Then there is the leccy cost, so you'll need a nice lightweight server (and unplug everything from it that isn't a hard drive, CPU or memory). Really this is the least of your worries considering everything else above.

    All of that said, I wouldn't be without mine. It's far too useful.

  • VPS is great for hosting websites, off site backup, etc.

    Home server is great as a NAS, keeping all your movies, music in a central place. Fast large backups - eg save that entire video project.

    So maybe the answer is to have a home server which backs stuff up. Then at a slower rate it can back stuff up on the VPS.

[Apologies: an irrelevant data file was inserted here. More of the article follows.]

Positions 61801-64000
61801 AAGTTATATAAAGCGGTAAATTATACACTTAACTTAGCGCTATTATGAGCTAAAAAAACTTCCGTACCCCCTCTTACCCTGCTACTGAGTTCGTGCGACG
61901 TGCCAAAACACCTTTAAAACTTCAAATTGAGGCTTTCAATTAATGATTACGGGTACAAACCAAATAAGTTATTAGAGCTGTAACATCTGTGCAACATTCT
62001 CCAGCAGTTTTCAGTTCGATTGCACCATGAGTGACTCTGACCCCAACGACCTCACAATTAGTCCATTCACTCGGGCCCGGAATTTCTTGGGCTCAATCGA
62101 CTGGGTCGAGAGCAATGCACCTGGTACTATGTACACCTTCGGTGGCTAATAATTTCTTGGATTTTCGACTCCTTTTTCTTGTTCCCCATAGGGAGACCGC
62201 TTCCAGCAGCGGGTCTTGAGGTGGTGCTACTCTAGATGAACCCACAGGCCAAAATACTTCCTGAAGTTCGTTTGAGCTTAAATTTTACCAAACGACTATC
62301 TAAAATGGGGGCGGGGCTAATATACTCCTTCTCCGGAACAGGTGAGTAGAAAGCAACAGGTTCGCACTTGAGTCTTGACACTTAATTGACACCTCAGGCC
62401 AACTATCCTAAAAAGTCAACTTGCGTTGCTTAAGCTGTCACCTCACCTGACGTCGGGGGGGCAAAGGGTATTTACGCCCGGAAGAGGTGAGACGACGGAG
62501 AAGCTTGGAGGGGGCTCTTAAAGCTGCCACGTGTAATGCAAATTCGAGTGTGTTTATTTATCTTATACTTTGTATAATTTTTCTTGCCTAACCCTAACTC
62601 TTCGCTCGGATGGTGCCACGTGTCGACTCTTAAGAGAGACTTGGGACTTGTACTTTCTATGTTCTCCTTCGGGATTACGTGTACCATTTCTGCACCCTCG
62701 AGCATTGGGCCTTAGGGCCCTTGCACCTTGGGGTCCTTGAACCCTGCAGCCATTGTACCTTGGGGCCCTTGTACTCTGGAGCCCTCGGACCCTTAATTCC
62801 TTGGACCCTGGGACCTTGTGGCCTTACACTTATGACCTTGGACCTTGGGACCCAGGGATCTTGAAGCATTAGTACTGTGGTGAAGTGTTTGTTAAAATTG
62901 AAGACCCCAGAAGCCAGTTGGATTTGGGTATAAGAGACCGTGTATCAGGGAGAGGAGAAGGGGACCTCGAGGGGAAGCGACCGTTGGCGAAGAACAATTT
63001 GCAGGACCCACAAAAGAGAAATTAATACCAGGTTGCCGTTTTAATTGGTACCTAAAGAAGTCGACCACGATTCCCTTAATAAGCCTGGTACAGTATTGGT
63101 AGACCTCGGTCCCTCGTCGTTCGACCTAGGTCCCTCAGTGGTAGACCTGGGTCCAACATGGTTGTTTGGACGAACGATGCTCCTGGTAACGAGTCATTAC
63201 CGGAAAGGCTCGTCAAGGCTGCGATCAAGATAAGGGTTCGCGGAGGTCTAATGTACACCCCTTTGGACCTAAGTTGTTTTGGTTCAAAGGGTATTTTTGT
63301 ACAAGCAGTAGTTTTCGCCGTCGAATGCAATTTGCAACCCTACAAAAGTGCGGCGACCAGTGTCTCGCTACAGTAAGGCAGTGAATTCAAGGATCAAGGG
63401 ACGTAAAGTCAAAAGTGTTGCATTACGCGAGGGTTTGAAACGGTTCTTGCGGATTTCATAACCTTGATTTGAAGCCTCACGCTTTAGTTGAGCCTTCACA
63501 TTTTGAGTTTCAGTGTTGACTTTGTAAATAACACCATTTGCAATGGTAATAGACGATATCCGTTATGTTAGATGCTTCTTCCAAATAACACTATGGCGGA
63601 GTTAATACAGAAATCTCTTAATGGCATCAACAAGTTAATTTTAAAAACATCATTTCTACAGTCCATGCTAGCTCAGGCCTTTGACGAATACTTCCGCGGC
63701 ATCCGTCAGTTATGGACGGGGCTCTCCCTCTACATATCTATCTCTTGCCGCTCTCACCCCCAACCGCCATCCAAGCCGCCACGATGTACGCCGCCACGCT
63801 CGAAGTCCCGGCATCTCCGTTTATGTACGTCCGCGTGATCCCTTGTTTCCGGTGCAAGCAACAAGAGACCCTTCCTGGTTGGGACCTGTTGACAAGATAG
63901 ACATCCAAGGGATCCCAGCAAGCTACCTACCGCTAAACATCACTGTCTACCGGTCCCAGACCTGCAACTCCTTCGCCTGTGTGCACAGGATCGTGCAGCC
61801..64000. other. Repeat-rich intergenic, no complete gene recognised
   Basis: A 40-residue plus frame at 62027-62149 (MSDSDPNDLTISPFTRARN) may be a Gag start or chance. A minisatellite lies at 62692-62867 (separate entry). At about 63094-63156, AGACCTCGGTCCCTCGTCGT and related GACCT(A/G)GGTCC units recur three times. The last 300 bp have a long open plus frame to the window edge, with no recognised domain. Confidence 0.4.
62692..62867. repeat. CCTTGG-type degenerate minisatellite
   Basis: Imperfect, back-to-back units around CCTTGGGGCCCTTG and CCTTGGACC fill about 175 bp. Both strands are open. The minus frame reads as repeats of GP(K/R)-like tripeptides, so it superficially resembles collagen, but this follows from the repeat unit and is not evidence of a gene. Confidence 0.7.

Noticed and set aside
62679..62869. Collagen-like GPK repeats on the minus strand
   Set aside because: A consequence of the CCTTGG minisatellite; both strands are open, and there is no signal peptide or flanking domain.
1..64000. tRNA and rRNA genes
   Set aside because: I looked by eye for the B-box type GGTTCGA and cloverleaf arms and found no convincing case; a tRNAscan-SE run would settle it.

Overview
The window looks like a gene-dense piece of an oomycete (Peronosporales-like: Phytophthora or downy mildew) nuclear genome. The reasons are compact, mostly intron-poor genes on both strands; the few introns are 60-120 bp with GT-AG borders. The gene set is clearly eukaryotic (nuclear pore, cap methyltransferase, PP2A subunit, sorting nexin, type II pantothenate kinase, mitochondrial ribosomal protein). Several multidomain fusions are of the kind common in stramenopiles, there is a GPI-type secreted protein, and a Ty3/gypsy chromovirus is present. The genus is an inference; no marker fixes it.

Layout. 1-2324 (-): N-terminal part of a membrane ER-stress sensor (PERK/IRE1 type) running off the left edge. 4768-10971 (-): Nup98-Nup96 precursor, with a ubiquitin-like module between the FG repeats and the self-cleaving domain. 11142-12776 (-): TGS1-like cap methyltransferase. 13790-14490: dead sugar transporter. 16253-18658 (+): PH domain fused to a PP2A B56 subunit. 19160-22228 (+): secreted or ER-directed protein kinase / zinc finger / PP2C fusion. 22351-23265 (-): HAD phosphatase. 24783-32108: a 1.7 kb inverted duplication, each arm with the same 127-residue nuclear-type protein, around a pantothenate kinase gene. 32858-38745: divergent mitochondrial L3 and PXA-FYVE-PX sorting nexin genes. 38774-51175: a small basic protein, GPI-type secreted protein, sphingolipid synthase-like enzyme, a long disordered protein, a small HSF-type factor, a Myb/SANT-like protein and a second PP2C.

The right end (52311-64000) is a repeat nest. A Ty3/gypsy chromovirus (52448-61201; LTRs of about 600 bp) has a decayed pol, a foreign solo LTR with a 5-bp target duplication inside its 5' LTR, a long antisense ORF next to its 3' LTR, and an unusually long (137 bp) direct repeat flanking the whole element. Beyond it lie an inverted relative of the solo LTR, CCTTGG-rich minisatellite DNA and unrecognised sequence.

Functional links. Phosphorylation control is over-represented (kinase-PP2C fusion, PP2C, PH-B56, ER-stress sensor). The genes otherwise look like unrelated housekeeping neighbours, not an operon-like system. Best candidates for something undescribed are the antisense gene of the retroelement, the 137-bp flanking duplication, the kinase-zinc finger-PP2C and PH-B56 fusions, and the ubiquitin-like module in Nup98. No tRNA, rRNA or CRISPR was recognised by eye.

(Doesn't the pogoplug work something like this.)

  • I put together a two node cluster with a 5.x TB RAID-10 iSCSI SAN for something around $3000. The storage (QNAP TurboNAS 669) was the most expensive item. I went with MicroATX motherboards for size, but was limited to 32 GB RAM per board and a single Core-i5 quad core Ivy Bridge CPU. Boot is diskless via USB flash.

    I run VMware because I get NFR keys from work, but there are free virtualization systems available, even from VMware.

    The big picture advantage is that you get a lot of bang for your buck -- 64

  • It's definetly not apples to apples, as there is no aquisition cost stated for the home server, just the upgrades that will make it serve its new life. Which is fine for him, but not good for anyone else trying to objectively figure out the same for their own circumstance.